To The Editor:
At Warren's Town Meeting Day this year a question was raised over concern for the continually rising budget – up 13 percent this year, 5 percent and about 4 percent, respectively, the two years previous, making about a 20 percent increase in three years.
I stood to ask if we could agree to have a 5 percent total budget reduction per year over the course of the next four years in order to compensate for this budget increase so as to equate a net zero loss for the budget increase proposal this year as well as the 4 percent and 5 percent increases from the last two years.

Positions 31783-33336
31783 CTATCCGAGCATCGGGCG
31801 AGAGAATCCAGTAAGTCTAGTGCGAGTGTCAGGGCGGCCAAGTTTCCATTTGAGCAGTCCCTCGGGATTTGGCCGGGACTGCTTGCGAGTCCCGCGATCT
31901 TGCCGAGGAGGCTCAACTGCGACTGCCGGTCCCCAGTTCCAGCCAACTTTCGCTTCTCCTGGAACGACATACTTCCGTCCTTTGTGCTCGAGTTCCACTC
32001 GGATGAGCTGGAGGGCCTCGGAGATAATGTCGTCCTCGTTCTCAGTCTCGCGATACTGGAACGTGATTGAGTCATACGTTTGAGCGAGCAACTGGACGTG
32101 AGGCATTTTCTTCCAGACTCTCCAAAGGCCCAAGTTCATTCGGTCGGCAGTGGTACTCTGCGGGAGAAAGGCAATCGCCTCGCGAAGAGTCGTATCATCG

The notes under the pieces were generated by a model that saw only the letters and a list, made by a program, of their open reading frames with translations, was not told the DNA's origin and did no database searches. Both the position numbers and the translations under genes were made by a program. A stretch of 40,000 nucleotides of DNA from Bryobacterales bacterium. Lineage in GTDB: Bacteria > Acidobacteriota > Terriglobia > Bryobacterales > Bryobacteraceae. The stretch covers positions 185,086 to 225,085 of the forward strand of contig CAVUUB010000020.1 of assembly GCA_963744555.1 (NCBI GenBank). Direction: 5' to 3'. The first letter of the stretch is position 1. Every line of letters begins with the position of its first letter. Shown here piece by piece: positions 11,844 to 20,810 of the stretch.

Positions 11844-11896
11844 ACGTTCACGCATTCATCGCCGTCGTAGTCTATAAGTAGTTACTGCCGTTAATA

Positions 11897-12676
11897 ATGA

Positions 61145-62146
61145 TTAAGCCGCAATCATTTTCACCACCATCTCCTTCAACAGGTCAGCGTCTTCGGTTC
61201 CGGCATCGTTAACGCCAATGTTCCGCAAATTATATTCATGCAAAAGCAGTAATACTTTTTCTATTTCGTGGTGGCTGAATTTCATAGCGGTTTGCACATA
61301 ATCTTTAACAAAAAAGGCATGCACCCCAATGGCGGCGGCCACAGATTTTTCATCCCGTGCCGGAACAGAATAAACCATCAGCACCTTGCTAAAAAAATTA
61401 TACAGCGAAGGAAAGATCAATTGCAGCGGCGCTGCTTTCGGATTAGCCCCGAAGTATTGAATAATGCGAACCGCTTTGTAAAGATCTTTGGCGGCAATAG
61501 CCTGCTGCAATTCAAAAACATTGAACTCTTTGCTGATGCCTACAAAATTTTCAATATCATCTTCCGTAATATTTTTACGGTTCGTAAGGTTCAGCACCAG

Chair of the select board Andrew Cunningham responded to my question with, "I don't think we're in a place where we'd want to commit to that kind of scaled reduction."
Personally, I cannot fathom how the town of Warren does not see its select board, five people, taking their money and not returning it.
Economically speaking, an increase of this magnitude without "scaled reduction" is fiscal suicide. Politically speaking, it should have been an immediate red flag to voters concerning the lack of concern or understanding for the families of Warren having their budget rise 20 percent in three years with no thought to retribution.
This is theft of the highest regard. Tax the people when you have need, but return the money over time to a net zero. How is this not the function of every select board in the state? This is budget balancing 101.
It seems as though we are to spend another year in Warren with backward thinking at the helm.